Difference between revisions of "Paper - The process of retinal differentiation in man"

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Ida C. Mann, M.B., F.R.C.S. Eng.
 
Ida C. Mann, M.B., F.R.C.S. Eng.
  
 +
The paper forms a demonstration, illustrated by numerous examples from the developing eyes of a series of human embryos, of the stages of rearrangement which can be seen during the formation of the retinal nuclear layers from the undifferentiated neuro-epithelium of the wall of the optic cup. The earliest stage dealt with is that of a 4-5 mm. human embryo which shows in the inner wall of the optic cup a division into marginal and nuclear layers only. After this stage the first of the definitive cells to become recognizable are the ganglion cells which develop by migration of the innermost cells of the nuclear layer into the marginal layer. Further increment of cells taking place from the outer to the inner layers., a distinct zone can soon be recognized which is known as the inner neuroblastic zone, the remains of the original nuclear zone being new distinguishable as the outer neuroblastic zone. From these two neuroblastic zones the layers of the definitive retina are developed. From the inner neurobla.stic zone are formed by differentiation the ganglion cells, the nuclei of the fibres of Milller and the amacrine cells. These latter are separated from the outer neuroblastic layer by a narrow interval (Wider in the area centralis), the transient fibre layer of Chiewitz. From the outer neuroblastic layer are formed the bi-polar nuclei, the nuclei of the rods and cones and the horizontal cells. Towards the end of development the transient fibre layer disappears and in consequence the layer of amacrine cells and of nuclei of fibres of Wiiller fuses with the layer of bi-polar nuclei external to it to form the definitive inner nuclear layer. The internal molecular layer develops to separate this from the layer of ganglion cells. Later the external molecular layer develops and divides the original outer neuroblastic layer into two, namely an inner layer of bi-polar and horizontal cells and an outer layer of nuclei of rods and cones.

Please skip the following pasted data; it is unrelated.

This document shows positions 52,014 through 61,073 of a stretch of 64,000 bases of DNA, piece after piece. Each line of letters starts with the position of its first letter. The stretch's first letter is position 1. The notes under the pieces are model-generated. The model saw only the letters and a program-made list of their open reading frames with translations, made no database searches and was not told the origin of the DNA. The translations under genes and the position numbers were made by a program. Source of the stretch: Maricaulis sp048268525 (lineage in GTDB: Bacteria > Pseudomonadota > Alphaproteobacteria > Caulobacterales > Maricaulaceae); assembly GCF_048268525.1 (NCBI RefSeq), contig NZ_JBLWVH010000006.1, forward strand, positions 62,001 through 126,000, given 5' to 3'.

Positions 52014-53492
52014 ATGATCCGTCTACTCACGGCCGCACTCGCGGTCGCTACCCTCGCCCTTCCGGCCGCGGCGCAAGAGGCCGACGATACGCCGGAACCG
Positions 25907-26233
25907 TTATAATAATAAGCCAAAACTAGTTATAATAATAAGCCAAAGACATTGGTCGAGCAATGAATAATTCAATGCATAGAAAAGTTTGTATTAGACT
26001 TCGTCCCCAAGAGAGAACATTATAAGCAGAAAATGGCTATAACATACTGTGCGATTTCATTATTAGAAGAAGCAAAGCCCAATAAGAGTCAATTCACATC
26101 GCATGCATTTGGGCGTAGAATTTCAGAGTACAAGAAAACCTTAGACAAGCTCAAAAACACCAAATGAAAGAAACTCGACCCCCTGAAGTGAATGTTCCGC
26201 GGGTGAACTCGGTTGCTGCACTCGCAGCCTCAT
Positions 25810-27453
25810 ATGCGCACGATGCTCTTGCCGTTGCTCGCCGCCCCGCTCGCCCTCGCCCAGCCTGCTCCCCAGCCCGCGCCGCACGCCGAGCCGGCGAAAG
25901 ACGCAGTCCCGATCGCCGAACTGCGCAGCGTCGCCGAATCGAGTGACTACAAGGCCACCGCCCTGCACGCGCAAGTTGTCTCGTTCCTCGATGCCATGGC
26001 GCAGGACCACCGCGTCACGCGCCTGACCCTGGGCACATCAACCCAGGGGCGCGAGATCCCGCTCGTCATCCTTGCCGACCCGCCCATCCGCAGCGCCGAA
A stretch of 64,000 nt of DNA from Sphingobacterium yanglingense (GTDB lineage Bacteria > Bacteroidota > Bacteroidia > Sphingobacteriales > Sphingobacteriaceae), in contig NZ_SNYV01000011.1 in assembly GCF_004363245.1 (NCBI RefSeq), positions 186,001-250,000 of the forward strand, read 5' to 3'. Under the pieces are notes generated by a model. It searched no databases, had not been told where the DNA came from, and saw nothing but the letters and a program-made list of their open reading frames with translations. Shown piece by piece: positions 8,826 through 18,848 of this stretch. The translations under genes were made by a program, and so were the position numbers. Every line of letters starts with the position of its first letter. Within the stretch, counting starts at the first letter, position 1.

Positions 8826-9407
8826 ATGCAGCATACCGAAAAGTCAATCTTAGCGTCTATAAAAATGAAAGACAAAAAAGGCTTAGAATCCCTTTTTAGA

THE paper forms a demonstration, illustrated by numerous examples from the
 
developing eyes of a series of human embryos, of the stages of rearrangement which
 
can be seen during the formation of the retinal nuclear layers from the undifferentiated
 
neuro-epithelium of the wall of the optic cup. The earliest stage dealt with is that
 
of a 4-5 mm. human embryo which shows in the inner wall of the optic cup a
 
division into marginal and nuclear layers only. After this stage the first of the